The film, which just premiered at the Sundance Film Festival, is the second feature film written and directed by the impressive Elijah Bynum. It follows Killian Maddox, an amateur athlete with no team, support, sponsorship or encouragement of any kind except from his Vietnam veteran grandfather, William Lattimore (Harrison Page). His life consists of grueling workouts, injections of bad ideas, invisible shifts at a grocery store, and court-ordered meetings with a counselor (Harriet Sansom Harris). He unemotionally watches porn while eating, and takes an awkward interest in a grocery store co-worker named Jessie (Haley Bennet) while maintaining a one-way correspondence with champion bodybuilder Brad Vanderhorn (Mike O’Hearn). His dream is to appear in a fitness magazine with pictures like the one on his bedroom wall.
Killian has a one-sided focus that could also be mistaken for emptiness. But what appears to be emptiness can also be a quietly heroic effort to control his explosive temper. As a 6’1, very muscular black man in America, he is often seen as a threat by the white people around him – some places it in danger. He knows that at his slightest tantrum, shorter men will be overly zealous in their efforts to restrain him.
Killian’s supreme physical strength comes with a surprising lack of confidence. Bynum chillingly and convincingly helps us understand why, without being didactic or overly explanatory. We just interact with Killian, begin to understand him and root for him, noticing little details that Bynum never exaggerates. (Killian always dresses neatly, nicer than necessary – is it just to impress Jessie? Or to put the whites at ease?)
Several scenes recall Robert De Niro’s turns as isolated taxi driver Travis Bickle Cab driver or aspiring comedian Rupert Pupkin king of comedy, two of the all-time performances in movie history. Time will tell if Majors’ performance gets their recognition, but I can’t think of anything he could have done better with his role. Whether Joaquin Phoenix deserved an Oscar for it jokerJonathan Majors certainly deserves one for the more nuanced, believable and moving performance in it Magazine Dreams. If the film gains an audience at all, it’s hard to fathom anyone else winning Best Actor at the 2024 awards, when eligible.
By the way, I never make predictions like this, and if it seems premature, watch the movie. (It’s getting a lot of buzz at Sundance, so expect word on a distribution plan soon.) Upcoming Majors appearances in Ant-Man and the Wasp: Quantumania and Creed III should secure his status as a movie star, in an era where they supposedly no longer exist.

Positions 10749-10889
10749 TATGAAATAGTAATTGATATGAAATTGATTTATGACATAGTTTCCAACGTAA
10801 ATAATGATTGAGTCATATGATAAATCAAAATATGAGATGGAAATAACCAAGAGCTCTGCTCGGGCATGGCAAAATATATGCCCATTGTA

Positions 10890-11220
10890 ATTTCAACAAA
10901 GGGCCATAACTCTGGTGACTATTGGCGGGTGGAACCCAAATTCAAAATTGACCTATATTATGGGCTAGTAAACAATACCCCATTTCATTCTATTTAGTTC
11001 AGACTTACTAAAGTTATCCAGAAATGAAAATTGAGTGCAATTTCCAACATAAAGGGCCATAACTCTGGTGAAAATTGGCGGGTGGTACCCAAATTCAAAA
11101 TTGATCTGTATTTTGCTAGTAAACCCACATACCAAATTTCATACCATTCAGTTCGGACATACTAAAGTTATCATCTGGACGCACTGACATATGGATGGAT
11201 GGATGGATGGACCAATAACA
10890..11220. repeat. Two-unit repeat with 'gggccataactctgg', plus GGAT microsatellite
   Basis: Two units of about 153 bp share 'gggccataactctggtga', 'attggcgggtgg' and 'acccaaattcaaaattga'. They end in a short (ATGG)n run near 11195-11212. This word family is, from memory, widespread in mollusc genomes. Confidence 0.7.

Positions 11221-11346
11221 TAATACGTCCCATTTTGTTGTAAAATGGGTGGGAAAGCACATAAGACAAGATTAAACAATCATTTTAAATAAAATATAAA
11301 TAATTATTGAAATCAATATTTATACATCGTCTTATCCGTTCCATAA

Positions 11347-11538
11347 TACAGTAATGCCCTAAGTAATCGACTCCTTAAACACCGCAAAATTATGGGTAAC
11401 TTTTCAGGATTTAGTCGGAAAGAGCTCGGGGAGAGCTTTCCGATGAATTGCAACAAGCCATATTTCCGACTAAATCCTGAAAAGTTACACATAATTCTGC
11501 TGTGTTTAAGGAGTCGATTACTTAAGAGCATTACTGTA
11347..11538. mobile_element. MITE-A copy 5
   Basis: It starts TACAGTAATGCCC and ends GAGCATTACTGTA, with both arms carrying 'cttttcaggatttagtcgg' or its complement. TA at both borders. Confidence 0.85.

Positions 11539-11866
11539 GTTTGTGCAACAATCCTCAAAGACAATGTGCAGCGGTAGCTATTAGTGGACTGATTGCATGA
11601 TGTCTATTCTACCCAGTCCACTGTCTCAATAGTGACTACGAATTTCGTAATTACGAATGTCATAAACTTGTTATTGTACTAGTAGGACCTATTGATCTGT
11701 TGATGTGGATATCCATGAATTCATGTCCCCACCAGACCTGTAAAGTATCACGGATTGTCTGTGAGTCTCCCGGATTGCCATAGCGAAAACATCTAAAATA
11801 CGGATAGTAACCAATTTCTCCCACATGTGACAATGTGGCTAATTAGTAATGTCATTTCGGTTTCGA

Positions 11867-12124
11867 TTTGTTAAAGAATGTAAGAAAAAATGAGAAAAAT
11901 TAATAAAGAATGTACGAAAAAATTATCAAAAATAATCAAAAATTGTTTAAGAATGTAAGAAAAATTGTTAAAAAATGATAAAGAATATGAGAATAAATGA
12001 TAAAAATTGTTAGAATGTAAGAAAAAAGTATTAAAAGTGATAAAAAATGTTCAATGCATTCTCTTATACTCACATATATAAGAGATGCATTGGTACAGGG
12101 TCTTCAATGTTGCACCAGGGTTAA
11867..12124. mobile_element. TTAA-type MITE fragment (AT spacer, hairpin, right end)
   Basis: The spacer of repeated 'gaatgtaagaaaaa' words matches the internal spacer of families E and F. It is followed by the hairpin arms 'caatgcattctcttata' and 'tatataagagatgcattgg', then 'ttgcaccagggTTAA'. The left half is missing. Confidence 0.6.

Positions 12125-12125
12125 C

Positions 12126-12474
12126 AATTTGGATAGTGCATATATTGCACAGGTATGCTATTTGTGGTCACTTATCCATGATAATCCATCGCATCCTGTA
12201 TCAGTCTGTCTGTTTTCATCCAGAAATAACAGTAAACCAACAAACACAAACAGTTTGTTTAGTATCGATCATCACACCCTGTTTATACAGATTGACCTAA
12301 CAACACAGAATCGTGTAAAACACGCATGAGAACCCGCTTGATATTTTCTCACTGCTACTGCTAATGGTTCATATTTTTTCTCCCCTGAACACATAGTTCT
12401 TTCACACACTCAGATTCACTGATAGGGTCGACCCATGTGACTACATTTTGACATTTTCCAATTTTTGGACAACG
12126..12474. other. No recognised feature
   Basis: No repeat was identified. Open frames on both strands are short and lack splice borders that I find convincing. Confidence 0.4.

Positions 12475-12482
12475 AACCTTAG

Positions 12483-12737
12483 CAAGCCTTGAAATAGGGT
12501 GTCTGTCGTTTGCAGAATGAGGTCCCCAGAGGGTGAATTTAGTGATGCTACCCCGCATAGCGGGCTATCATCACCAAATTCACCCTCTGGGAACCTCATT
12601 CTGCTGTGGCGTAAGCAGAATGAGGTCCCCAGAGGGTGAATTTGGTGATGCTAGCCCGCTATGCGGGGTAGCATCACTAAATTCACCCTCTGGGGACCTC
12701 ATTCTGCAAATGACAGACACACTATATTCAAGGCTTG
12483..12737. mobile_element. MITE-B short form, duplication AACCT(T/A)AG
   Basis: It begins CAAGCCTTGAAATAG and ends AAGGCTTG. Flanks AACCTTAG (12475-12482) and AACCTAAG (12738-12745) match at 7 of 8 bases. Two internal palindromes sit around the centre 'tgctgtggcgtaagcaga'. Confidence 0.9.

Majors’ physical dedication to the role is one of the most impressive I’ve seen (think De Niro’s transformation inside Raging bullor the shocking swings of Christian Bale American psychopath until The engineer until Batman begins until American hustle). To become Killian Maddox, the already muscular actor had to shred himself to bodybuilding’s outrageous standards, working out three times a day and consuming 6,100 calories daily for four months. If you’re considering training to land a role in acting – I certainly do – he’s in the Oscar fray if only for the way he looks on screen.
But his emotional control is even more impressive. Killian Maddox is an incredible character that I can’t imagine anyone else bringing to life: he fluctuates from admirable and intensely devoted to terrifyingly out of control to sweetly shy and naive. A belated appearance from the ever-excellent Taylour Paige offers further insight into his true self.
Halfway through the film adds some headline-ripped elements that leave you fearing it will devolve into poverty porn or social commentary, but then Bynum takes more twists and turns that leave you guessing until the finely crafted ending. Maddox is always on the verge of both tragedy and heroism, and the film’s most captivating moments are those where he briefly taps into a sheen of supreme confidence, where his body and emotions finally align.
Main image: Jonathan Majors in magazine dreams, directed by Elijah Bynum. Courtesy of the Sundance Institute.